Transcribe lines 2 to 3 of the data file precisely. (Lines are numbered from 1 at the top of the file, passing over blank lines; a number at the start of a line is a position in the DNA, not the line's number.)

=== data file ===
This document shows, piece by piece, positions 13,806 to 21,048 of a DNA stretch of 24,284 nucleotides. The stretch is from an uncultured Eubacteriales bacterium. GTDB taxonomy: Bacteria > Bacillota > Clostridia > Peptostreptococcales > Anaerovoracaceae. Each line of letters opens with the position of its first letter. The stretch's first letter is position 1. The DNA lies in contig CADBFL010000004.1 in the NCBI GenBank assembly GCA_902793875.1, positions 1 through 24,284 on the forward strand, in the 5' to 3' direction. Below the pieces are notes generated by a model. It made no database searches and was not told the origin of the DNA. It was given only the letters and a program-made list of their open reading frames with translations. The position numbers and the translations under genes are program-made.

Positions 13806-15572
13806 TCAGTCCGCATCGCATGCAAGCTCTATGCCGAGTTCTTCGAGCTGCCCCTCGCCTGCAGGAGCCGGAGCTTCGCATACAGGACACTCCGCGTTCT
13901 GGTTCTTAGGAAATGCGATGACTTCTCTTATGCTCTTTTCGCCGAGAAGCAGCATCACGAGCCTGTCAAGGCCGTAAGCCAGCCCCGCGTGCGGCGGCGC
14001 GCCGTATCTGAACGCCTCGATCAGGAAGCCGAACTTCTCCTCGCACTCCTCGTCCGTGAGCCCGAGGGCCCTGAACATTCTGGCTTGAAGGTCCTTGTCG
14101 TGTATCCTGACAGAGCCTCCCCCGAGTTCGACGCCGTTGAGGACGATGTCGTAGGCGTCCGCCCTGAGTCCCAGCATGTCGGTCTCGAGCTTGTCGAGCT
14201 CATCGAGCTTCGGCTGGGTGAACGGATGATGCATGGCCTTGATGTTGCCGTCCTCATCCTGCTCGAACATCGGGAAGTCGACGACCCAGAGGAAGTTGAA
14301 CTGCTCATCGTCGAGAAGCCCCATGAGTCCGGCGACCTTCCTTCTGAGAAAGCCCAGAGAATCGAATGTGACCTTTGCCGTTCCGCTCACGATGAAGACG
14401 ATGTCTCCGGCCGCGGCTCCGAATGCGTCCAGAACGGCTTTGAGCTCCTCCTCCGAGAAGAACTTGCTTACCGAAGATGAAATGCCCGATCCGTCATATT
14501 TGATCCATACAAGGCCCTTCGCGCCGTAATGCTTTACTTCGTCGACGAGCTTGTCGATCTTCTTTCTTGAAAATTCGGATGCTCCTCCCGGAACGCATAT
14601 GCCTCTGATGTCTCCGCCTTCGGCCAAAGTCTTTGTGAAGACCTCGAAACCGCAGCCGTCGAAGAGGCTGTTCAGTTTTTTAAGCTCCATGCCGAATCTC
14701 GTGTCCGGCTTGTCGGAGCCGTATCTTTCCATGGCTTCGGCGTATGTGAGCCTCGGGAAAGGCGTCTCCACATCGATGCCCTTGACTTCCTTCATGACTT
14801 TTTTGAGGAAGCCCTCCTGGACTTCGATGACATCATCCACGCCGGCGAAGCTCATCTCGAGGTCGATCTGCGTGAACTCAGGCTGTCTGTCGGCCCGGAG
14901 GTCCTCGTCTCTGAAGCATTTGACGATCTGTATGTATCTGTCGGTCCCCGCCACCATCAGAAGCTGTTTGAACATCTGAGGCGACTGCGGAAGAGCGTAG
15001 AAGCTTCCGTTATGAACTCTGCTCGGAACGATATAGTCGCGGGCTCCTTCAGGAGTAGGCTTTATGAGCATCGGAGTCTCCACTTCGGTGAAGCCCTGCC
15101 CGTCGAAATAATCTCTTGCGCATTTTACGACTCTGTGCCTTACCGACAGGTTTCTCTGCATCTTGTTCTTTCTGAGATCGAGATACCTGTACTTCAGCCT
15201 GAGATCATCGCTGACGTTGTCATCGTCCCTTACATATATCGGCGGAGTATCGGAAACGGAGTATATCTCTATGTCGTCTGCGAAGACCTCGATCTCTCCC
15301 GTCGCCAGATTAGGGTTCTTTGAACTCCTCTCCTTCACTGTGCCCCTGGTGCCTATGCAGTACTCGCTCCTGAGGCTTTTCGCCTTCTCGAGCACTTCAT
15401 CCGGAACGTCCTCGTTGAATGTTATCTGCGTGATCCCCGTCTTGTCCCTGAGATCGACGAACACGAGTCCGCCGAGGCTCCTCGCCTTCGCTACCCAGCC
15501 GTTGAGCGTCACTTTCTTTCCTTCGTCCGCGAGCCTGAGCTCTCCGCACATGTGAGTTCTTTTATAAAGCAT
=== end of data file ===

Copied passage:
Positions 13806-15572
13806 TCAGTCCGCATCGCATGCAAGCTCTATGCCGAGTTCTTCGAGCTGCCCCTCGCCTGCAGGAGCCGGAGCTTCGCATACAGGACACTCCGCGTTCT